When I was a kid, kale was that curly, inedible garnish meant to give color to my steak and shrimp plate at the Sizzler. If you ate it, it was just on a dare, because your brother would dare you anything because your gullibility knew no bounds. Decades later (and I won’t tell you how many because that’s none of your business, nosy-pants), kale has captured the hearts and minds of health-conscious eaters everywhere, and has even inspired books dedicated to it’s cruciferous excellence. This once throwaway crop is now ringing up four bucks a bunch at “granola” markets like Whole Foods, or what us peasants sometimes call, “Whole Paycheck.”
It’s no wonder, too. The sulfur in kale detoxifies the liver and gives your body a jolt of antioxidants and phytonutrients (fancy word for a plant that helps fight diseases), and not to mention all the vitamins. Kale is a very good source of Vitamin K, Vitamin A, Vitamin C, Copper, Vitamin B6, Vitamin E, and Potassium. And your intestines will thank you for the 2.6 grams of fiber you gift it.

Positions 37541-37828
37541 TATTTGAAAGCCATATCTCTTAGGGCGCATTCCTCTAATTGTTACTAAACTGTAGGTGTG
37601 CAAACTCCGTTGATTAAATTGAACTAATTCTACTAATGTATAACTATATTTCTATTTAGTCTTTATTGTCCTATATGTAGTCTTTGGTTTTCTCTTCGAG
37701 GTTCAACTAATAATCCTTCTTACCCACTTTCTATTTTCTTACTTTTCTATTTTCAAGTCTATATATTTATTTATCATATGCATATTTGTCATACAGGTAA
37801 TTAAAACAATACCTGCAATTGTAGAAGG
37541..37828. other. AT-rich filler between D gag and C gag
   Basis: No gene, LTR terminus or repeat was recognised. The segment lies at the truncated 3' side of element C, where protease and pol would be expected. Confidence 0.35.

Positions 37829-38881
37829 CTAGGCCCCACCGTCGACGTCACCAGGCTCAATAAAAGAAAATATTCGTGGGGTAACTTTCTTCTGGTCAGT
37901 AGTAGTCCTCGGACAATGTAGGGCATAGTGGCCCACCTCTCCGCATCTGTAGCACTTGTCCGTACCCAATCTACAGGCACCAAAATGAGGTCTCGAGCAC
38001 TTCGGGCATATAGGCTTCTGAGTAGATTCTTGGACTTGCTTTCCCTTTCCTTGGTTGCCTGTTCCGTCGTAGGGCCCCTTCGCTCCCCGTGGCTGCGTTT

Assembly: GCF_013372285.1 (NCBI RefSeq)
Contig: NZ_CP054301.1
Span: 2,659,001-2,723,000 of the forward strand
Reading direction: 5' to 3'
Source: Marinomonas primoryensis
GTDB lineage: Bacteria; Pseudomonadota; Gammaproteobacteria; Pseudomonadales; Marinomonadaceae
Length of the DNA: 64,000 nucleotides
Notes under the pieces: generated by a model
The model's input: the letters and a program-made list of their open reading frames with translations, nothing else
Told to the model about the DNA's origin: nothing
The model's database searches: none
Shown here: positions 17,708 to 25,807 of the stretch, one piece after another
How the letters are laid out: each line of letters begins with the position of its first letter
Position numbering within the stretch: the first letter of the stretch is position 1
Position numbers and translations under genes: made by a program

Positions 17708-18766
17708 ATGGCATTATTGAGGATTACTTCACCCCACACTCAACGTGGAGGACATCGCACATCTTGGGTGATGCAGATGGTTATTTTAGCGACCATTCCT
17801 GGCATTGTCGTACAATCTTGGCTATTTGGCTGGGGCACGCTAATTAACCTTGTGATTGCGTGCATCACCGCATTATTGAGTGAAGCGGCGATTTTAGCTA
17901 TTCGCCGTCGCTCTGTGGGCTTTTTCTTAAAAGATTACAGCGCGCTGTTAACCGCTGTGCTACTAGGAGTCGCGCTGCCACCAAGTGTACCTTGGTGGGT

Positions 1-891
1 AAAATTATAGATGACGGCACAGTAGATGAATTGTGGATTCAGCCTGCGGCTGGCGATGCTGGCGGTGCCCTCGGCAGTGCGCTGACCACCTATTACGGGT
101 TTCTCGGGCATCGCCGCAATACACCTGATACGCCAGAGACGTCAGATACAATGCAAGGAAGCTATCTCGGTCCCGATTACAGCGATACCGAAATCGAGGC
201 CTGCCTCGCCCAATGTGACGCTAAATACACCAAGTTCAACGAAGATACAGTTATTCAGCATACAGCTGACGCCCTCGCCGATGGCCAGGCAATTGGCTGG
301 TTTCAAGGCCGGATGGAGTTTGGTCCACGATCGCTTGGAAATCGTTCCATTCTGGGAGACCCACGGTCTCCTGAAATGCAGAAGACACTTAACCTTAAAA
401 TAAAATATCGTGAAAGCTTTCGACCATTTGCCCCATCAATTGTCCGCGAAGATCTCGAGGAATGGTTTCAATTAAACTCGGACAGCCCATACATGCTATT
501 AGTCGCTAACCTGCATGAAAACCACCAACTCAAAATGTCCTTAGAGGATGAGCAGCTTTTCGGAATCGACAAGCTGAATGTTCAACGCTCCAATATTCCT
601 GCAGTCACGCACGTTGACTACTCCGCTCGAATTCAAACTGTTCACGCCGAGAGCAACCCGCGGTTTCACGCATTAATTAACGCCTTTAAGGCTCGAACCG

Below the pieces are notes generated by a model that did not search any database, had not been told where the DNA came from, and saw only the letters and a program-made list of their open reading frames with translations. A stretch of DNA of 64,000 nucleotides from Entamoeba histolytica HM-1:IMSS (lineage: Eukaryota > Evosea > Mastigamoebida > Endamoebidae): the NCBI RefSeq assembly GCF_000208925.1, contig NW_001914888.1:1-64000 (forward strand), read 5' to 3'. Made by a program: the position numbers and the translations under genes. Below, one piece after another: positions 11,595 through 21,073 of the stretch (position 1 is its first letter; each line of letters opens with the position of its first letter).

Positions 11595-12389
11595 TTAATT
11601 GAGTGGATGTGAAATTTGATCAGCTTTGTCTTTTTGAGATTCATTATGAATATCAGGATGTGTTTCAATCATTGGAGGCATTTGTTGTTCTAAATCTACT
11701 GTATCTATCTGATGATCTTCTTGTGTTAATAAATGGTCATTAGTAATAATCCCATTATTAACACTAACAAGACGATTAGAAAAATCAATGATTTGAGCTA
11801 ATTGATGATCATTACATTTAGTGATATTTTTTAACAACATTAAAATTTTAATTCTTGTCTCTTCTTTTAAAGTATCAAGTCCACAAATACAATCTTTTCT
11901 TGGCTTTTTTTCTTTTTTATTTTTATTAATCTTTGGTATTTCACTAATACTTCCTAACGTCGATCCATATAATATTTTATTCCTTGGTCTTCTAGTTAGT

But who wants to spend $4 for (at least) day-old kale, when you can clip what you need out of the garden fresh and leave the rest to grow another day? Grow your own, pilgrim.
I like growing kale because it provides so much nutrition while asking very little of me. It withstands both the heat and the cold and even tolerates some shade. By spring those babies have grown so big I have to give the leaves I harvest to the neighbors, whom I present like a bouquet of flowers. It’s very ceremonial.
Proper Care and Feeding
Kale is part of the brassica family–a cluster of cool-weather vegetables which includes broccoli, kohlrabi, turnips, radish, cabbage, cauliflower, Brussels sprout, collard greens, and mustard greens. Kale has a few common varieties, but my favorites are Red Russian and Tuscan (dinosaur).
Kale is a fast-growing plant that has a hankering for nitrogen, so make sure you’ve got rich, dark soil with a little chicken manure and compost. In September, I like planting seedlings I’ve purchased from the garden store to get a jump on growth before the dark days of winter. Now that’s not to say I’m against starting from seed, but…why wait if you don’t have to?